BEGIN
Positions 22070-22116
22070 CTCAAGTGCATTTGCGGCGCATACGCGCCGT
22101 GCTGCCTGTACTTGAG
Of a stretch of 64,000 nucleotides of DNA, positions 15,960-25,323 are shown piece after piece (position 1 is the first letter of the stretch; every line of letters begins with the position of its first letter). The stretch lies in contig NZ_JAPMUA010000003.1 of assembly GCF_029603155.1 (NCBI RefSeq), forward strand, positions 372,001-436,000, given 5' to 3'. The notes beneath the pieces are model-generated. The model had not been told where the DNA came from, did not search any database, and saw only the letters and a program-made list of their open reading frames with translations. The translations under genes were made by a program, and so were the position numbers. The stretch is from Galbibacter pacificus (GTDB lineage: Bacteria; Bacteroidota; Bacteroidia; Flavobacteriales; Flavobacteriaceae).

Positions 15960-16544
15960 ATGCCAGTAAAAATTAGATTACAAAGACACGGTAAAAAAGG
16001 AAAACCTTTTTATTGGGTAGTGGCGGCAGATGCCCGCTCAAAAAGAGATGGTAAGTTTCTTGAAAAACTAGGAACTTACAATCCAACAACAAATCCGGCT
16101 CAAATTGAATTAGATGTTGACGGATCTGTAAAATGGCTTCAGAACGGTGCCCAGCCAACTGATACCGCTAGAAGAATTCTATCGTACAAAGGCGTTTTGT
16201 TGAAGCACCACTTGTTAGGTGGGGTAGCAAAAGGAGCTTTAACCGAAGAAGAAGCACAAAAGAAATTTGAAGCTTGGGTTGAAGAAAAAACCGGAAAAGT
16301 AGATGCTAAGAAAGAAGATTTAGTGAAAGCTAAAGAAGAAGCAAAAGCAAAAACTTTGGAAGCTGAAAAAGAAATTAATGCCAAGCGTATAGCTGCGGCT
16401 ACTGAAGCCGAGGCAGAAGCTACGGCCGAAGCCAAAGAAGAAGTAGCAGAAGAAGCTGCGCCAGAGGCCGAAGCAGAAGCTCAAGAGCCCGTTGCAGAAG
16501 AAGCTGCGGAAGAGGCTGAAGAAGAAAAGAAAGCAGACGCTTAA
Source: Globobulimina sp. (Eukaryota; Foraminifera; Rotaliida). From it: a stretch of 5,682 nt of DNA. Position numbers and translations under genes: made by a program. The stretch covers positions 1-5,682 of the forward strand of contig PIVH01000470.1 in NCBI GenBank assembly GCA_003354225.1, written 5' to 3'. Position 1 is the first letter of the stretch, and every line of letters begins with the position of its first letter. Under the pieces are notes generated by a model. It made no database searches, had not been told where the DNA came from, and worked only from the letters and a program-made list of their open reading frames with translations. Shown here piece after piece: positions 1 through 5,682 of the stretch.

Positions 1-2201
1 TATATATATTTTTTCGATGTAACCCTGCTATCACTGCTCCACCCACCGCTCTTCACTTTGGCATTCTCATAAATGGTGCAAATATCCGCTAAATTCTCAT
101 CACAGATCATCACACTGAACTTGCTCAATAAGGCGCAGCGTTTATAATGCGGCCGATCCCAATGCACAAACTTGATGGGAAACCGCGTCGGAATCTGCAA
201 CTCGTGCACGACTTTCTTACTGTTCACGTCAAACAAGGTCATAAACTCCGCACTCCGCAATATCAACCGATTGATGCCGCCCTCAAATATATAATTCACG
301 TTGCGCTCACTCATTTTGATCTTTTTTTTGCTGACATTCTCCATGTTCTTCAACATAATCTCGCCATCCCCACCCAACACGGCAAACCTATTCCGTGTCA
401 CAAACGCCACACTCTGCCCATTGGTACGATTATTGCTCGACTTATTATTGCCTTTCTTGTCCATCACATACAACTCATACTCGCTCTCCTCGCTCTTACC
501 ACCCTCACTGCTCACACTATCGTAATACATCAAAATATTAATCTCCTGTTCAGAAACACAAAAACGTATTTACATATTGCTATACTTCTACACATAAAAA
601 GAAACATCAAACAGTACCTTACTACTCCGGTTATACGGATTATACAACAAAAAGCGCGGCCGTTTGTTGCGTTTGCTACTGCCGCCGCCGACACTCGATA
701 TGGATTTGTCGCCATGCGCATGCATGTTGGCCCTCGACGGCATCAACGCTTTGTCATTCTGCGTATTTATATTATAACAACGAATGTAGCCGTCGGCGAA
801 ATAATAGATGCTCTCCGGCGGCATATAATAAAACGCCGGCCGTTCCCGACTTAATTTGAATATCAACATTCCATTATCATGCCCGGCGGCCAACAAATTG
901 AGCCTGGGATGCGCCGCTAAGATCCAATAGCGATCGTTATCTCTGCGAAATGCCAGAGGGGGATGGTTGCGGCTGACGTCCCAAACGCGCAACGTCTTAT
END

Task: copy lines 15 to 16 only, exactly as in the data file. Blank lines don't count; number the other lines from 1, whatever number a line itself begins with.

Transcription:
1 TATATATATTTTTTCGATGTAACCCTGCTATCACTGCTCCACCCACCGCTCTTCACTTTGGCATTCTCATAAATGGTGCAAATATCCGCTAAATTCTCAT
101 CACAGATCATCACACTGAACTTGCTCAATAAGGCGCAGCGTTTATAATGCGGCCGATCCCAATGCACAAACTTGATGGGAAACCGCGTCGGAATCTGCAA